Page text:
> print "<br>";
    > print "# which perl<br>";
    > $out = system("which perl");
    > print "$out<br>\n";
    > print "<br>";
    >
    > And the browser displays as:
    > # which sendmail
    > /usr/sbin/sendmail 0
    >
    > # which perl
    > /usr/bin/perl 0


    That's exactly what should happen in this script.

    > Please help me to eliminate the two extra 0's at the end of the lines.
    > I have no idea where these 0's are coming from.


    You are printing them ;-)
    If you don't want to see the return value of your system() calls, then don't
    print it, i.e. change
    print "$out<br>\n";
    to
    print "<br>\n";

    jue
     
    Jürgen Exner, Jul 3, 2006
    #4
  5. writes:

    > The following script produces two extra 0's at the end of the lines ---
    > see below.
    > #!/usr/bin/perl
    > print "Content-type: text/html\n\n";
    > print "# which sendmail<br>";
    > $out = system("which sendmail");
    > print "$out<br>\n";
    > print "<br>";
    > print "# which perl<br>";
    > $out = system("which perl");
    > print "$out<br>\n";
    > print "<br>";
    >
    > And the browser displays as:
    > # which sendmail
    > /usr/sbin/sendmail 0
    >
    > # which perl
    > /usr/bin/perl 0
    >
    > Please help me to eliminate the two extra 0's at the end of the lines.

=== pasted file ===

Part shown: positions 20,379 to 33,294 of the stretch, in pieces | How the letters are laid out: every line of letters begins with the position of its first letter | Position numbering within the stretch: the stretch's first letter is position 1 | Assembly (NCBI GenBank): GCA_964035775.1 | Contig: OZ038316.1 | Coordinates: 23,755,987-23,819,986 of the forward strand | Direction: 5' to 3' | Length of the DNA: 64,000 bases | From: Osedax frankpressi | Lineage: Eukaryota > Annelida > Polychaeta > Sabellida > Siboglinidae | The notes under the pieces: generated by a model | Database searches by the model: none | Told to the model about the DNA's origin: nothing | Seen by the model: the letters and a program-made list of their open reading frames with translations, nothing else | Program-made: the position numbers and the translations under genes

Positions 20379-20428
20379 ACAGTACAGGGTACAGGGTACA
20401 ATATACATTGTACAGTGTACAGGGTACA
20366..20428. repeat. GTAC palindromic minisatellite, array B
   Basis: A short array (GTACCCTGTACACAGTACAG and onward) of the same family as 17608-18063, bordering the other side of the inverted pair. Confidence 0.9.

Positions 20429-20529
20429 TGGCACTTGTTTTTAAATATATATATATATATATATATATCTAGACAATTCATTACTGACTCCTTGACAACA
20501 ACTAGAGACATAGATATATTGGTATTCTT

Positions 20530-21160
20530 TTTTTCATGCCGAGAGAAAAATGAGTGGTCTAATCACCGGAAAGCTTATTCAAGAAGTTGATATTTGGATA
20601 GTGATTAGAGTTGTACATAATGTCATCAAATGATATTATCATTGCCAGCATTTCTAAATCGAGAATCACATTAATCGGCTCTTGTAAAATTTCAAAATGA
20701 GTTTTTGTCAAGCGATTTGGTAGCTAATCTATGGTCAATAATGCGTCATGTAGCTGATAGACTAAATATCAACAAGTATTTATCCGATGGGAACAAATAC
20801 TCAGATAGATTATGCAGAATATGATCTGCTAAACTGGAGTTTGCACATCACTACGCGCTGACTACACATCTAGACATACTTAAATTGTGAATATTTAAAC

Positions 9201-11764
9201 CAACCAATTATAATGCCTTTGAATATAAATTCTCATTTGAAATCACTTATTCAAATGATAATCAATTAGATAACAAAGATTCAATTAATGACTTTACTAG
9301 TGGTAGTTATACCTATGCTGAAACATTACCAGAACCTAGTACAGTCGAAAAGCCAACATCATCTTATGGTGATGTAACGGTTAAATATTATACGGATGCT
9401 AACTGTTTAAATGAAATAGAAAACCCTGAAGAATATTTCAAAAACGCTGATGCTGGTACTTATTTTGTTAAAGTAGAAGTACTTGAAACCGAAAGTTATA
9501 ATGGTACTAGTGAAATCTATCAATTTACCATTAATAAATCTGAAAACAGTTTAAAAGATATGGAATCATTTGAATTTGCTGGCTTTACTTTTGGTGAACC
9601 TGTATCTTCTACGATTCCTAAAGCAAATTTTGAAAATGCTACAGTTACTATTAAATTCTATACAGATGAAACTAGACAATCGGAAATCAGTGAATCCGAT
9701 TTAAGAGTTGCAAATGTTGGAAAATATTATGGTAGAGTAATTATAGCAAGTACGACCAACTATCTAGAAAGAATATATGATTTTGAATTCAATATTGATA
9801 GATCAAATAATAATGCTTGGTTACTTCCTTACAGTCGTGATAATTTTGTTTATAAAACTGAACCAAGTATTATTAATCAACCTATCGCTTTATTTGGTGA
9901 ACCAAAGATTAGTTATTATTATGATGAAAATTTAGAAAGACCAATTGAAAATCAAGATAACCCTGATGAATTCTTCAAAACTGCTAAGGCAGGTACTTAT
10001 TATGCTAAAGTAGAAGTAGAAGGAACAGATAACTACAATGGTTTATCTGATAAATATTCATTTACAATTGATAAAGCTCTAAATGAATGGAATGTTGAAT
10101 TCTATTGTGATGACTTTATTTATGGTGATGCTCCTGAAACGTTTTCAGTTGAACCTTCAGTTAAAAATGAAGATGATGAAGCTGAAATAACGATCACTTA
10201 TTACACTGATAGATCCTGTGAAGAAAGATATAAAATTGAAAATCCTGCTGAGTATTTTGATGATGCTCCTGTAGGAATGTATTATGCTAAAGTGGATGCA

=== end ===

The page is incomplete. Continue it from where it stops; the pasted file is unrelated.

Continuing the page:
> I have no idea where these 0's are coming from.


    They're the value of $out when it's printed. System() does not do what you
    think it does. For details have a look at the docs for the system() function:

    perldoc -f system

    sherm--

    --
    Cocoa programming in Perl: http://camelbones.sourceforge.net
    Hire me! My resume: http://www.dot-app.org
     
    Sherm Pendley, Jul 3, 2006
    #5
  6. "Bart Van der Donck" <> wrote in
    news::

    > The problem is that you can't trust the
    > return value of the 'system'-command.


    In what way does the return value of the system function match its
    documentation?

    perldoc -f system

    Sinan

    --
    A. Sinan Unur <>
    (remove .invalid and reverse each component for email address)

    comp.lang.perl.misc guidelines on the WWW:
    http://augustmail.com/~tadmc/clpmisc/clpmisc_guidelines.html
     
    A. Sinan Unur, Jul 3, 2006
    #6
  7. Ciba LO Guest

    Hello Bart, Steffen, Anno, jue, sherm and Sinan!

    Many thanks to you guys for replying to my post. Both the backquote
    substitution and the omission of $out in the print statements are
    working okayed to me.

    Ciba

    Bart Van der Donck wrote:
    >
    > I see the same results here. The problem is that you can't trust the
    > return value of the 'system'-command. The following should work:
    >
    > $out = `which perl`;
    >
    > --
    > Bart
     
    Ciba LO, Jul 4, 2006
    #7
  8. Joe Smith Guest

    Bart Van der Donck wrote:

    > I see the same results here. The problem is that you can't trust the
    > return value of the 'system'-command.


    You most certainly _CAN_ trust the return value of the system() function.

    The return value is documented, it's just not what you think it is.

    if (system($command) == 0) {
    print "The command '$command' executed with no errors\n";
    } else {
    warn "The command '$command' returned a non-zero error code: $?\n";
    }

    -Joe
     
    Joe Smith, Jul 5, 2006
    #8